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White House ignores online petition to deport Justin Bieber

by on21 April 2014

There is no justice in the US

The French-backed slave-owning Junta which overthrew democracy in the colonies and replaced it with an oligarchy is ignoring a just online petition calling for Justin Bieber to be deported.

More than quarter of a million freedom loving Americans signed an online petition to the White House calling for Bieber to be removed from the country for driving with an expired license and resisting arrest. Additional charges of being a twat in a built up area, wearing a loud shirt in the hours of darkness and being more annoying than Celine Dion were dropped when it was discovered that these laws did not exist.

The petition was created by Roger Skrzynski over at as a means to show just how silly the White House's online petition-and-response system was. However, it backfired a bit because a lot of people wanted the pesky squirt out of the country. The petition grew to be one of the site's most popular — even beating the number of petitioners that, at one point, had asked the White House to construct a Death Star. (Despite the fact that a Death Star would have probably been cheaper than a squadron of F-35Cs. Ed)

Skrzynski claims that the site makes it too easy for nasty foreigners to petition the government and he wants them to fix it. He admitted that the anti-Bieber petition had a life of its own and was something which brought America together on an issue. Unfortunately, those hoping that America might up and deport the singer based on popular appeal are going to be a little unhappy by the White House's predictable response.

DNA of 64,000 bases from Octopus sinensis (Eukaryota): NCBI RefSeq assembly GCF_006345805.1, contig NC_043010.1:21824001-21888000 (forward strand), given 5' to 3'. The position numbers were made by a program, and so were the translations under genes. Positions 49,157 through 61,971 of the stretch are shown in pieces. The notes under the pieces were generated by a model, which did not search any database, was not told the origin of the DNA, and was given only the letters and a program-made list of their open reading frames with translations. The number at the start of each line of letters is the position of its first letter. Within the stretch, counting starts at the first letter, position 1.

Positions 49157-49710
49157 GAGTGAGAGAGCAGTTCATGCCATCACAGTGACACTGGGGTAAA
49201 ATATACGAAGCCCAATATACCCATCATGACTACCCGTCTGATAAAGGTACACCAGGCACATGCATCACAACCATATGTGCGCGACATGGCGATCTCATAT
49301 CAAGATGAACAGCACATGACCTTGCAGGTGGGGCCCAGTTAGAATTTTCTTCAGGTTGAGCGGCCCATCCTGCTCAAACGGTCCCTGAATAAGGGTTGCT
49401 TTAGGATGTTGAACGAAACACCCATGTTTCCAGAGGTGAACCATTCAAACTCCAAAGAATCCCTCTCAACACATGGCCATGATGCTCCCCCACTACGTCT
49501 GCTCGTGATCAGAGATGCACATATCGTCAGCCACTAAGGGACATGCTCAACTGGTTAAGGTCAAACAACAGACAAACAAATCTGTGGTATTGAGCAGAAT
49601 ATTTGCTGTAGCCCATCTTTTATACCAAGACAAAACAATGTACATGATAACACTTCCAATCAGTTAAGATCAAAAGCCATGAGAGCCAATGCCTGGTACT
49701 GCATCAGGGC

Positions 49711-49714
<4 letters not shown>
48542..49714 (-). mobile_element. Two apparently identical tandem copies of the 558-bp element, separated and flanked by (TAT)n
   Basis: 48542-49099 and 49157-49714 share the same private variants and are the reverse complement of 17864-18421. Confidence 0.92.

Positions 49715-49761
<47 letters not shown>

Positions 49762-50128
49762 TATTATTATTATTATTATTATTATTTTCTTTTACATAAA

"Sorry to disappoint, but we won't be commenting on this one," the response states.

"The We the People terms of participation state that, 'to avoid the appearance of improper influence, the White House may decline to address certain procurement, law enforcement, adjudicatory, or similar matters properly within the jurisdiction of federal departments or agencies, federal courts, or state and local government in its response to a petition.'"

The response goes on to make a pitch for immigration reform, commenting that comprehensive, "common-sense immigration reform" would allow all to "play by the same set of rules" in the United States. Additionally, the White House notes that immigration reform could help shrink deficits by $1 trillion over 20 years: "For those of you counting at home, that's 12.5 billion concert tickets -- or 100 billion copies of Bieber's debut album," reads the response.

There is also the small matter that sending Bieber to another country broke three major strategic arms limitation agreements on bio-weapons and was an open declaration of war on any country the US sent him to – including Canada.


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